Dagger and sheath
- Credit Line:
Given by Lady MacAlister
- Museum number:
- Gallery location:
British Galleries, Room 56, The Djanogly Gallery, case 14 
In England during the early 17th century it was fashionable to call a certain type of dagger a 'Buckingham' dagger, since its popularity coincided with the ascendancy of George Villiers, 1st Duke of Buckingham (1592-1628), the favourite of James I. The cross-guard is usually of iron overlaid in silver and the grips are of wood. In this example, the blades of flat-diamond section are etched with Latin mottoes, a date and Tudor roses. Traces of gilding were found on the blade when it was recently cleaned.
Ownership & Use
Daggers in the 16th and early 17th centuries were usually worn 'en suite' with a sword, but by the 1630s they were carried separately. The leather sheath dated 1654 is a replacement for an earlier one and the pocket at the front would have carried a by-knife and a bodkin.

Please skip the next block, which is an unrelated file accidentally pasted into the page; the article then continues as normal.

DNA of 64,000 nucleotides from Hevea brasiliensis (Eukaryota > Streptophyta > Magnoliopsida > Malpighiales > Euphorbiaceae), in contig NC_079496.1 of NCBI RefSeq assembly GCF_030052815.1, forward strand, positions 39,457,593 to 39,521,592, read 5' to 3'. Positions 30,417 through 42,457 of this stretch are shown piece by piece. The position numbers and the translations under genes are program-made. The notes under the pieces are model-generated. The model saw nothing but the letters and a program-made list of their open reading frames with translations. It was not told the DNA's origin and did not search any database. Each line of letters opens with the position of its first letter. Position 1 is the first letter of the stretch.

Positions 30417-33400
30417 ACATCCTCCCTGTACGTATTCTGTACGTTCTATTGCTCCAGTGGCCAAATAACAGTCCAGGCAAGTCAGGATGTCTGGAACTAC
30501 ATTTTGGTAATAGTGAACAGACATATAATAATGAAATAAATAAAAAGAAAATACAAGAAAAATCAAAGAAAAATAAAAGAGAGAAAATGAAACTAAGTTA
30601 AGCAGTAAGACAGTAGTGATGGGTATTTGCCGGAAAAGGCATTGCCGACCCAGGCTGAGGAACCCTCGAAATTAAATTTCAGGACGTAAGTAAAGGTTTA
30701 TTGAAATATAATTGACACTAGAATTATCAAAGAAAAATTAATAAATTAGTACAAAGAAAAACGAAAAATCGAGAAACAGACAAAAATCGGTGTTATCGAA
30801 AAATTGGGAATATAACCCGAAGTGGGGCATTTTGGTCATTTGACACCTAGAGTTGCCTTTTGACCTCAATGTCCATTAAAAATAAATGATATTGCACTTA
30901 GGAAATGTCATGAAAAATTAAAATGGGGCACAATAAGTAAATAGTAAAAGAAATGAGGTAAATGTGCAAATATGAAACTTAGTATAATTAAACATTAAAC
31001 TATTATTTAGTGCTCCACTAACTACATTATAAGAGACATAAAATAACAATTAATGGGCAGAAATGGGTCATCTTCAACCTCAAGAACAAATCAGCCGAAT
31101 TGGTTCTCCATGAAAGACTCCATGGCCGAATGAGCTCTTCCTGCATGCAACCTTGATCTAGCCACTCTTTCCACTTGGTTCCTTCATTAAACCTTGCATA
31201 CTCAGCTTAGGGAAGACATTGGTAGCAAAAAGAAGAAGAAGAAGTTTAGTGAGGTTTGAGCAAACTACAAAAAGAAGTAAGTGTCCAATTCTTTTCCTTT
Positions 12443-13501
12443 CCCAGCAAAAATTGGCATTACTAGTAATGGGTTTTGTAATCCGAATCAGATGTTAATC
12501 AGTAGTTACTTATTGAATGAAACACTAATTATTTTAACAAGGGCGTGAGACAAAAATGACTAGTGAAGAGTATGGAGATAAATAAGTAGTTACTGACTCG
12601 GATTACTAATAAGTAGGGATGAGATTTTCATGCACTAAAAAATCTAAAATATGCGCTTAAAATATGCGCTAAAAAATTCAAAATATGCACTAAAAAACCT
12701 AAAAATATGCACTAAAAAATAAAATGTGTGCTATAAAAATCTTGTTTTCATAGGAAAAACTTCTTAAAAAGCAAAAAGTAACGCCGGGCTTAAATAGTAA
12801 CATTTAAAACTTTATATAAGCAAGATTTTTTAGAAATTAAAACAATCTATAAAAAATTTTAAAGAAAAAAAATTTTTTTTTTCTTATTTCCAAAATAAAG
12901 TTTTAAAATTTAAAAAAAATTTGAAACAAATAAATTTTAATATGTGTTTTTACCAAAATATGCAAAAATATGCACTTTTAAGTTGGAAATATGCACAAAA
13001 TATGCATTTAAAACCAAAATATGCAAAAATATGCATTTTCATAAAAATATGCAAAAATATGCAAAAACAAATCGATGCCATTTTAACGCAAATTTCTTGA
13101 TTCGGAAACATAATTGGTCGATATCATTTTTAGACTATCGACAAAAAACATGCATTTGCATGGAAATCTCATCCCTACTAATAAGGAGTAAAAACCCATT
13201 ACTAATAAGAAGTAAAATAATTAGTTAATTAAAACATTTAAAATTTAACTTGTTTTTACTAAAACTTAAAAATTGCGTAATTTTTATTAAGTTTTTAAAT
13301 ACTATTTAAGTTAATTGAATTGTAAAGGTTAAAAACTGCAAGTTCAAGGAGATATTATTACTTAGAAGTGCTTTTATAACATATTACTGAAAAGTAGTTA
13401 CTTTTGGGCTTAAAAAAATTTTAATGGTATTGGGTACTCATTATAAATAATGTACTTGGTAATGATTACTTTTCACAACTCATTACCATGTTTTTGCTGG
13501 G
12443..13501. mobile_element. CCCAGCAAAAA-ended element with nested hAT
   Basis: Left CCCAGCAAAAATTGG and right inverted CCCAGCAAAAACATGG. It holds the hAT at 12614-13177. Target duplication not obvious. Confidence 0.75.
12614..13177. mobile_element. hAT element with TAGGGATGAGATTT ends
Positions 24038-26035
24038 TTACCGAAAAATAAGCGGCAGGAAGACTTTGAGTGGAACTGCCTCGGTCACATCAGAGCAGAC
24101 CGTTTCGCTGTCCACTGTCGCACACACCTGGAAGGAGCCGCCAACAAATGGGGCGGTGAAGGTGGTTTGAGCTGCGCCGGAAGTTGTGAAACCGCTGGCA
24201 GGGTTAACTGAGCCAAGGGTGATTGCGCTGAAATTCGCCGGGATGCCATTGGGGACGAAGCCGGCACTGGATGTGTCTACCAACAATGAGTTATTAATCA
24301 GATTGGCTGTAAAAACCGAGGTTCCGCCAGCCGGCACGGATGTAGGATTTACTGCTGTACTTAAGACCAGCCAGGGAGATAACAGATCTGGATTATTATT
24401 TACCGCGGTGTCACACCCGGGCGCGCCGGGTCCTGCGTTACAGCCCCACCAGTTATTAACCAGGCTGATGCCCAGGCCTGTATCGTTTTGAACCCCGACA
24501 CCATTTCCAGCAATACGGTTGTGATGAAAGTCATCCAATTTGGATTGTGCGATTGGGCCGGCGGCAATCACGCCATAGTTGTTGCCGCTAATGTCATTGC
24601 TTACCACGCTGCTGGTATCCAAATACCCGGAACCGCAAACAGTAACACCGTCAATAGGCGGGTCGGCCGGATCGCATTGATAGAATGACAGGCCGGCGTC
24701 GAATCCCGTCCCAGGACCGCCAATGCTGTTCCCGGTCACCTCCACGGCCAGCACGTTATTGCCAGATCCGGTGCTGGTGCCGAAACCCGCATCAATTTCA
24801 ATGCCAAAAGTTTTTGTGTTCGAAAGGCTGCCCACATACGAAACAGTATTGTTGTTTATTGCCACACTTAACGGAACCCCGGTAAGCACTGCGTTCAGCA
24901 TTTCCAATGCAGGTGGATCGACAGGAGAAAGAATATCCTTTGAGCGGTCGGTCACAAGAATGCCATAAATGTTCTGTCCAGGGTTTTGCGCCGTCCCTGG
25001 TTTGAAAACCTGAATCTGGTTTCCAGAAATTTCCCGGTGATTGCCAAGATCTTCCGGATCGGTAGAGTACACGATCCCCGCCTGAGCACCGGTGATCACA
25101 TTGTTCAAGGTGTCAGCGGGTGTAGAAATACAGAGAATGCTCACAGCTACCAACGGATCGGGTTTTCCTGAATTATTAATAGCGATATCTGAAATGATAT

By tradition this once belonged to Sir John Hotham. Deprived of his office as Governor of Hull by Charles I, he initially supported the Parliamentary cause but his ambitious nature soon brought him into conflict with leading Parliamentarians like Cromwell and Colonel Hutchinson. The 17th-century historian Lord Clarendon described him as being 'without any bowels of good nature or the least sense or touch of generosity'. Found guilty of intriguing with the Royalists, Hotham was beheaded in London in 1645.
Object history note
Said to have belonged to Sir John Hotham, Governor of Hull, executed in 1645
Dagger with leather sheath
Labels and date
Daggers needed sheaths to protect the blade from damage and the wearer from injury. Leather was a practical material for sheaths, as it was easily moulded after soaking, but withstood a lot of wear. [27/03/2003]
Arms & Armour; Europeana Fashion Project